In the mid-1970s, she launched her own photo agency – specializing in celebrity portraiture – called LGI, a business she’d run for the next 20 years. Lynn sold LGI to Corbis in 1997 and has since devoted her time to her photographic endeavors, working with a wide range of clients in the entertainment and publishing industries, with a resume that boasts photographs on over 100 albums (Sheik Yerbouti for Frank Zappa; Tom Petty & The Heartbreakers’ Damn The Torpedoes; B-52s – Wild Planet; Ted Nugent – Scream Dream; Talking Heads – The Name of This Band is Talking Heads; Yanni – Steal The Sky and The Collection; Grand Funk Railroad’s Shinin’ On; Hall & Oates – Private Eyes and many others) and editorial images in publications including Elle, Interview, Life, Newsweek, The New Yorker, People, Rolling Stone, Sports Illustrated, Time and many others.

b) While perhaps best-known for his psychedelic paintings that helped illustrate the Summer of Love in 1967, the Apollo moon landings in 1969, the Manhattan NY phone book in 1970 – he even did the work for the United States’ first environmentally-themed postage stamp in 1974! – according to the advance press for the new exhibit that opened on October 14th at NYC’s Poster House Museum titled Peter Max: Cosmic Advertising (which runs through March 27, 2022), “his early posters have rarely been explored in depth. Whether advertising a quirky clothing store or inspiring young minds to read, the imagery present in these graphics reveals a designer experimenting with a variety of styles and motifs while also exploring the concepts of space, time, and history through promotional visuals.”

Max also has done a number of fine album cover/package illustrations, including those for jazz and blues artists such as Alice Coltrane, Yellowjackets, Gary Burton Quartet and pianist Meade Lux Lewis (his first, back in 1961); rock acts such as The Band, Donovan and YES; country star Clint Black and a memorable one in 1995 for that year’s Grammy Awards compilation CD (among others). And while he did NOT do the cover for The Beatles’ Yellow Submarine animated adventure film (a long-standing rumor – the actual art was created by designer Heinz Edelmann), the influence this artist has had on graphic design and illustration since launching his career in 1962 cannot be understated, so it’s wonderful to see him and his work on display in this setting. More information on this show (curated by Angelina Lippert) can be found at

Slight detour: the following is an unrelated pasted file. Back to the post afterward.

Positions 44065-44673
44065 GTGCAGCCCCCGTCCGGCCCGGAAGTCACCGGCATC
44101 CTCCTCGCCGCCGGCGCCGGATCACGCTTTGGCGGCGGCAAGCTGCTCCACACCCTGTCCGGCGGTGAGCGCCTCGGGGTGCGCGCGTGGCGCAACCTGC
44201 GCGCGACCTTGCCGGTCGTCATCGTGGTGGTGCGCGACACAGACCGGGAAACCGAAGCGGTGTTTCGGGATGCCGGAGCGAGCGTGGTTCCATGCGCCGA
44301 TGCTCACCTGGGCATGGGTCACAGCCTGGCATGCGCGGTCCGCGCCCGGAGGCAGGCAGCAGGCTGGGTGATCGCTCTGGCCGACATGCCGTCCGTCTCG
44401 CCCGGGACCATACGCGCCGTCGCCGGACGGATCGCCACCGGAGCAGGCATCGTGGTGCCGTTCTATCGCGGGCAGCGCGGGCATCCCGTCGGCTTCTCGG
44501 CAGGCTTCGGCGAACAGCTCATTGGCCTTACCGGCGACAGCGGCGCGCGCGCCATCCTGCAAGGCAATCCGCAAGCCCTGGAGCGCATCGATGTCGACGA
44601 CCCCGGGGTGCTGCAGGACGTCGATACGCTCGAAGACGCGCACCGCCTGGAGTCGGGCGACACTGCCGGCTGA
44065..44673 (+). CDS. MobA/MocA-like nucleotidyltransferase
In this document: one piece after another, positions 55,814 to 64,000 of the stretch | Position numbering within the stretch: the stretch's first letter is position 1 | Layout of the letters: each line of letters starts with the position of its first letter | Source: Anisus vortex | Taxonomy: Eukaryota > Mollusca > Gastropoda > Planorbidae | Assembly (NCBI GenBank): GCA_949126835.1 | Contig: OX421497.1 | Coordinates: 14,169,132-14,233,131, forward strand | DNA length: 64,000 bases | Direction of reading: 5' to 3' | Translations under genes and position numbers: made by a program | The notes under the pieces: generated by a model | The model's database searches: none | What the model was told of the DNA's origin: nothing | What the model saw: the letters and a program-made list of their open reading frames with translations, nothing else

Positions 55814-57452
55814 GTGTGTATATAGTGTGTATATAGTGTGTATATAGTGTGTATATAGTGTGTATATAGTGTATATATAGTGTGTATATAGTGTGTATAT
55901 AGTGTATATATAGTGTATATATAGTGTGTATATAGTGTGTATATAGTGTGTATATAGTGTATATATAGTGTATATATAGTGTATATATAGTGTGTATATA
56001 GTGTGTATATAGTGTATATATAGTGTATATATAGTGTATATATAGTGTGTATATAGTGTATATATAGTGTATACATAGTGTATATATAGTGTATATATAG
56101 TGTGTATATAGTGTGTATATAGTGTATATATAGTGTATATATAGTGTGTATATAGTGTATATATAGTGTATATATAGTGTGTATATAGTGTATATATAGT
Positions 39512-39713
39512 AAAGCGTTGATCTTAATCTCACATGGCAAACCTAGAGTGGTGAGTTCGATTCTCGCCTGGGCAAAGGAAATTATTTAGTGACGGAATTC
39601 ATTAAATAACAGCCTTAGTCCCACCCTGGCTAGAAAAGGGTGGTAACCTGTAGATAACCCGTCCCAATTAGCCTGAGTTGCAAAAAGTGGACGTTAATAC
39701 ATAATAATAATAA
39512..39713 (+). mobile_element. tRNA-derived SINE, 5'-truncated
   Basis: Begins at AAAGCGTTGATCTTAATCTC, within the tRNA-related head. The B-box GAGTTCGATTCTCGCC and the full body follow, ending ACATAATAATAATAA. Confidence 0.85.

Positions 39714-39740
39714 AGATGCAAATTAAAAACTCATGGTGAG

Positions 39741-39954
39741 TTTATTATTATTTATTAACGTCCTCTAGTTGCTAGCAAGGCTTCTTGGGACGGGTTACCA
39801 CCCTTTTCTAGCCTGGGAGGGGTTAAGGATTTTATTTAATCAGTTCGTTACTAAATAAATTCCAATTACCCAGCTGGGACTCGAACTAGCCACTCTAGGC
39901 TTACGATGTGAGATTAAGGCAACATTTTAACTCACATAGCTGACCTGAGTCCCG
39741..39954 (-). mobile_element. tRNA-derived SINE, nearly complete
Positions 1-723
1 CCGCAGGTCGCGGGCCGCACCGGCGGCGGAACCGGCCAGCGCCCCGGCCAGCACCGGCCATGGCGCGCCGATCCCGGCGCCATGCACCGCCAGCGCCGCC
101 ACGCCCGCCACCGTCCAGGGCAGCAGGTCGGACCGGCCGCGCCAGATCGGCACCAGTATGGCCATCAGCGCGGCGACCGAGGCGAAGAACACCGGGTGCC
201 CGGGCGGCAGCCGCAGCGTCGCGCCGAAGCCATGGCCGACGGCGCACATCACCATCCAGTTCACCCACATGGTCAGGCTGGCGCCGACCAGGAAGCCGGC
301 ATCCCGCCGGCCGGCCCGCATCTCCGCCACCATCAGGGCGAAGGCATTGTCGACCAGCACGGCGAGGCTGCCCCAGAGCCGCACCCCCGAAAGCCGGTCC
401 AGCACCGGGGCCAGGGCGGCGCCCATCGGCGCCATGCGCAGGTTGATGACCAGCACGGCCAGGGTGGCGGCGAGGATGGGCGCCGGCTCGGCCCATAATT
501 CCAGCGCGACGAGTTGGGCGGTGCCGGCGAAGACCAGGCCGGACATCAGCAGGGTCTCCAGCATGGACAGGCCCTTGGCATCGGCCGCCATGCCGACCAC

c) One of the leading creators of Pop Art imagery since the 1970s, artist Derek Boshier was also a close chum and collaborator with rocker/art aficionado David Bowie, who asked Boshier to art-direct a number of projects – including the cover for Bowie’s Lodger album – during the 40+ years of their friendship. Always interested in pop art trends taking place all over the world, the artist recently completed a number of works inspired by the  K-Pop music phenomenon and those works are now the subject of an exhibition of his newest works – a series called Icarus and K Pop – at the Gazelli Art House gallery currently running, until the 13th of November, 2021.

The Tatler web site introduces the artist and his latest work in the following article –, while you can find out more about the show on the gallery’s web site at                                                                   

d) UPDATE ON ARGYLL SCOTLAND SHOW INFO – Last month I shared some correspondence I’d had with Jules  the collector/curator who’d put together the impressive Art On My Sleeves album art show that was on display in late Summer at the Dunoon Burgh Hall in Dunoon, Argyll, Scotland. Jules put together a treasure trove of information about the show and the art featured in it and, as such, I’m going to be releasing a series of articles that highlight the various subject areas that were on display in the show. A family emergency has delayed the s tart of that work but I promise to have the first of the articles up and ready sometime during the month of November (barring any further emergencies – don’t get old!).

Brief Bits/Ongoing:

a) Design fans can still tour the Pushpin Graphics show now on at NYC’s  Poster House (titled The Push Pin Legacy and running through the 6th of February, 2022) built around the collective output of such great designers/artists as Seymour Chwast, Milton Glaser, Edward Sorel, Reynold Ruffins, Loring Eutemay, Herb Leavitt and dozens of others.